CAMDEN, N.J. (WPVI) -- Friday morning, about a dozen eager students filed in to the newly-opened Mighty Writers Center at Jasper and Broadway streets in Camden. The organization has several locations in Philadelphia.
The assignment of the day: What would you do to survive in a rainforest?
"I think it's good," said Joshua Soria, a sixth grader. "Reading and writing and all the books."
"We need to learn like colorful words, so I think that's what we are going to do, learn new words," said Aubrey Johnson, also a sixth grader.
"We find that once the student is thinking and writing with clarity it actually helps them make better decisions overall for their lives and for their future," said Vanessa Malave, Program Coordinator for Mighty Writers Camden.
Much like the name suggests, the program's mission is to teach Philadelphia, and now Camden, students, ages seven to 17, to better express themselves.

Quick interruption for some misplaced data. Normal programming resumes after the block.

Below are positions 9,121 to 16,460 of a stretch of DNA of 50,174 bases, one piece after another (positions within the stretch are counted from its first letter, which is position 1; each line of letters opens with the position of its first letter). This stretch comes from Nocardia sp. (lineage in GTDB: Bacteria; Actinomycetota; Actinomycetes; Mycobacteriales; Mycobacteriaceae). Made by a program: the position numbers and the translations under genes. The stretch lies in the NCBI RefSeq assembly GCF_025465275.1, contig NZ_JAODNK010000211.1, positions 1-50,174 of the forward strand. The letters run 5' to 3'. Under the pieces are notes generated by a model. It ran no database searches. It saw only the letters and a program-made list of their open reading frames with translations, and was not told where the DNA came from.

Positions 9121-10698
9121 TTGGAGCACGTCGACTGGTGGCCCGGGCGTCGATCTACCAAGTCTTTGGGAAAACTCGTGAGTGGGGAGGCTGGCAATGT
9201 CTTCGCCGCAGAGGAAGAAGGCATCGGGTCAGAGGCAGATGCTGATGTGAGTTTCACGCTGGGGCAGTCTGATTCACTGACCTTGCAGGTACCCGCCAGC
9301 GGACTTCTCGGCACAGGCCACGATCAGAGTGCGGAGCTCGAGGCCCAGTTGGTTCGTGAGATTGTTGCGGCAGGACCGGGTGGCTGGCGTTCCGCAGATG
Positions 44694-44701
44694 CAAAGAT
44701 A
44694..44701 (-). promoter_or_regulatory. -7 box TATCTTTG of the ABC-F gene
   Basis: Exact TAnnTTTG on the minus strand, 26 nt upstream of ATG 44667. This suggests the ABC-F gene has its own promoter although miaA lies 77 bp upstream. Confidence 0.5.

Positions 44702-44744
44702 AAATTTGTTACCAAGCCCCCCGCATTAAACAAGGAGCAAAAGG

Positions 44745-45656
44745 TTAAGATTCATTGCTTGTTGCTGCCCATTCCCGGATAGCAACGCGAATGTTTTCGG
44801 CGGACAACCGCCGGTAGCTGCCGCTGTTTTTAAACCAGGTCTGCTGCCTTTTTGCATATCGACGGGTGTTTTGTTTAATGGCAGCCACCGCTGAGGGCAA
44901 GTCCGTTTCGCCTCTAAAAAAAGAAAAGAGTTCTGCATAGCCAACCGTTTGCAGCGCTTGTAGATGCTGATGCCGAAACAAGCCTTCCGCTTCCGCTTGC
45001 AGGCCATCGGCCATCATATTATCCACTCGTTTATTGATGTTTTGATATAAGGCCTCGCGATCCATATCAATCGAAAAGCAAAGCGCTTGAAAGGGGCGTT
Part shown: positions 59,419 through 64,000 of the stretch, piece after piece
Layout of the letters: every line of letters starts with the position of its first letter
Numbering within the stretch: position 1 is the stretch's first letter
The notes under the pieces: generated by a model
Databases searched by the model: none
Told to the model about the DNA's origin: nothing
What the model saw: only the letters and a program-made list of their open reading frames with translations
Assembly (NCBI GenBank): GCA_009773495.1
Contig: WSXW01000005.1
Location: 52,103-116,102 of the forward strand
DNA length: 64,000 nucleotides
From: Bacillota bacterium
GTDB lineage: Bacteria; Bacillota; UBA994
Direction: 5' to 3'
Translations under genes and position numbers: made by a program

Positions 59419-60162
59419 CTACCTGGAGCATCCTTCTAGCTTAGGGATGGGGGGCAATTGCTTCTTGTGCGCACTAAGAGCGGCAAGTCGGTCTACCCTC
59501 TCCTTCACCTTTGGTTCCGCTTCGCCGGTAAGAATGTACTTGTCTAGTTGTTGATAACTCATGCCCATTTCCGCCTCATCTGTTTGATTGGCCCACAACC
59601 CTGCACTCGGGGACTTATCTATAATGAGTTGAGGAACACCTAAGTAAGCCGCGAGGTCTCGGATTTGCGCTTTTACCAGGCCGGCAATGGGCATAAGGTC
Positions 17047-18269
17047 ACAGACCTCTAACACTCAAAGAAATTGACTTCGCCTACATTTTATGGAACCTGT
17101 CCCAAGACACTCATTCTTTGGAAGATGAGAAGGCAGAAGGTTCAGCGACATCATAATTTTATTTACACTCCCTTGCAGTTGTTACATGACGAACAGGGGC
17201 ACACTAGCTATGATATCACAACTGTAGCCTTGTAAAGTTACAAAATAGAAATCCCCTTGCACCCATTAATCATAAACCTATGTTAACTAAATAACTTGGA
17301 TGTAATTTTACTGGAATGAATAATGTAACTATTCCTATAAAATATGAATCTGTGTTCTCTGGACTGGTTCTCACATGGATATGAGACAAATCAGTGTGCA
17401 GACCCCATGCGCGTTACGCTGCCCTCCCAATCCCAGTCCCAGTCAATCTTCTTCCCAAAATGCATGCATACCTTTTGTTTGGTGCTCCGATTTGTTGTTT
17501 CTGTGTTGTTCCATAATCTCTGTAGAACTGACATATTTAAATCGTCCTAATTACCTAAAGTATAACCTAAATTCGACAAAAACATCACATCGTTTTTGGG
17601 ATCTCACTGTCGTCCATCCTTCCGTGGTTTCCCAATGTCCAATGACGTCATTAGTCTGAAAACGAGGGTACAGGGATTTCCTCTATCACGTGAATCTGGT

For inner city kids, who may often witness violence or experience trauma, it's a positive and much needed outlet. As Camden native, Malave knows that all too well.
"I know first-hand what the children in this area can be exposed to, what they can be experiencing," said Maleve. "And I thought it was very important that they were able to look up to someone who was from the same background as them."
The newly renovated building, which houses the program, is owned by the Nick Virgilio Organization which encourages creative writing. Virgilio was a well-known Haiku poet from Camden who often stressed the importance of telling one's story.
"They have a lot of stories to tell that are really powerful stories that we don't hear because if you can't express yourself in words then it's hard to get over to the next person," said Henry Brann, whos with the Nick Virgilio Association.
Although this program is free for participants, the organizers depend on grants and generous donors to keep it that way. If you would like to support, visit their website.
Send a News Tip to Action News
Learn More About 6abc Apps